Bačka
were primarily Serbs who moved from Ottoman Balkans, Hungarians, and Germans. Because many of the Germans
Germans
came from Swabia, they were known as Donauschwaben, or Danube
Danube
Swabians. Some Germans
Germans
also came from Austria, and some from Bavaria
Bavaria
and Alsace. Lutheran
Lutheran
Slovaks, Rusyns, and others were also colonized but to a much smaller extent.[citation needed] There was also an emigration of Serbs
Serbs
from the eastern parts of the region, which belonged to Military Frontier
Military Frontier
until 1751. After the abolition of the Tisa-Mureş section of Military Frontier, many Serbs emigrated from north-eastern parts of Bačka. They moved either to Russia
Russia
(notably to New Serbia
Serbia
and Slavo-Serbia) or to Banat, where the Military Frontier
Military Frontier
was still needed.[citation needed]

Ancient Indo-European peoples in Bačka

Slavs
Slavs
in Bačka
Bačka
in the 6th century

Voivodeship (Duchy) of Bulgarian duke Salan, 9th century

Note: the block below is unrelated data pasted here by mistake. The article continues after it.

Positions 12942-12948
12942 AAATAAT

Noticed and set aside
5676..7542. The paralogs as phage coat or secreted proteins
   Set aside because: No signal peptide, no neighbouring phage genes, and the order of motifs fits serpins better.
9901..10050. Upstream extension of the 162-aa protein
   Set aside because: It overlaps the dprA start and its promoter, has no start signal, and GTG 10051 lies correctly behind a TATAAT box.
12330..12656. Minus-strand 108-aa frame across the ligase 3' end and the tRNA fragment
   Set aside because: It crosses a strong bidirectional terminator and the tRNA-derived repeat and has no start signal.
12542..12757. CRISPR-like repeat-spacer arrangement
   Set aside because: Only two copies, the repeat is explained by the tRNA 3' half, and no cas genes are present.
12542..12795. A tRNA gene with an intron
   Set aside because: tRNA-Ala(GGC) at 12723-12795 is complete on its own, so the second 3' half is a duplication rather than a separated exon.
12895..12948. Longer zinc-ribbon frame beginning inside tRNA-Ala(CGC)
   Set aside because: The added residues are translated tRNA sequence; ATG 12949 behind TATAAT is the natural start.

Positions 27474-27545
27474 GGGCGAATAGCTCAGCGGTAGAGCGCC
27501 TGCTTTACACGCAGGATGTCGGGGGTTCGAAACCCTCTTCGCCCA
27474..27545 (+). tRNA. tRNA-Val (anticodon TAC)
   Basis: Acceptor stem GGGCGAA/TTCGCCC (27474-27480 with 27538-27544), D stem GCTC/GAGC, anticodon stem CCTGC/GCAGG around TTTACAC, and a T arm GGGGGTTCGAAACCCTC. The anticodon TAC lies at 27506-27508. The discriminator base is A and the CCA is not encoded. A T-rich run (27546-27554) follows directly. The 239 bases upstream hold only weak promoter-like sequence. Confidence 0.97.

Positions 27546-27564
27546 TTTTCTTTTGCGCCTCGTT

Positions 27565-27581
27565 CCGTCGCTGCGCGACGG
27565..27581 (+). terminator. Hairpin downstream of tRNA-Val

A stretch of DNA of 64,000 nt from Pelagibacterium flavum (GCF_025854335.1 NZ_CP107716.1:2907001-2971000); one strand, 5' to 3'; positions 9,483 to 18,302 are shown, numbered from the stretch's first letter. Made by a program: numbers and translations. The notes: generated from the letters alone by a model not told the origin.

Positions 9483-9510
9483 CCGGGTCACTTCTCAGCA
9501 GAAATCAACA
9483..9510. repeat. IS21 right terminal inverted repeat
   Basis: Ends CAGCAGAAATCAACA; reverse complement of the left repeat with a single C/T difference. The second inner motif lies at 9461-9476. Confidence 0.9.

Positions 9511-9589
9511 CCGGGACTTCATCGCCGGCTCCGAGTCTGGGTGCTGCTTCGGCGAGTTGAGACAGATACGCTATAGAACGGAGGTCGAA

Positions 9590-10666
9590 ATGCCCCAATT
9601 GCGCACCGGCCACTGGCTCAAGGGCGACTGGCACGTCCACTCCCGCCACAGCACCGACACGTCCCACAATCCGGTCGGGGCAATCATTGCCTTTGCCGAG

Bach and Bodrogh counties in the 14th century

Serbian empire of Jovan Nenad, 1526–1527

Bačka
Bačka
as part of the Ottoman Sanjak of Segedin in 1568–1571

Military Frontier
Military Frontier
in Bačka
Bačka
in 1699

In 1848 and 1849, Bačka
Bačka
was part of the Serbian Voivodship, a Serbian autonomous region within Austrian Empire, while between 1849 and 1860 it was part of the Voivodship of Serbia
Serbia
and Tamiš Banat, a separate Austrian crown land (the official languages of the voivodship were German and Illyrian, i.e. Serbo-Croatian), the successor of the Serbian Voivodship. After 1860, when Voivodship of Serbia
Serbia
and Tamiš Banat
Banat
was abolished, the Bács-Bodrog
Bács-Bodrog
County was again formed in the territory of Bačka. The county was part of the Kingdom of Hungary, which became one of two autonomous parts of Austria- Hungary
Hungary
in 1867.[citation needed] According to the 1910 census, the population of Bačka
Bačka
numbered 704,563 people and was composed of: 43.2% speakers of Hungarian (310,490), 28.1% speakers of South Slavic (Serbo-Croatian) language and 22.5% speakers of German. Linguistic composition of the region is partially different from ethnic composition since some ethnic Jews and bilingual South Slavs
Slavs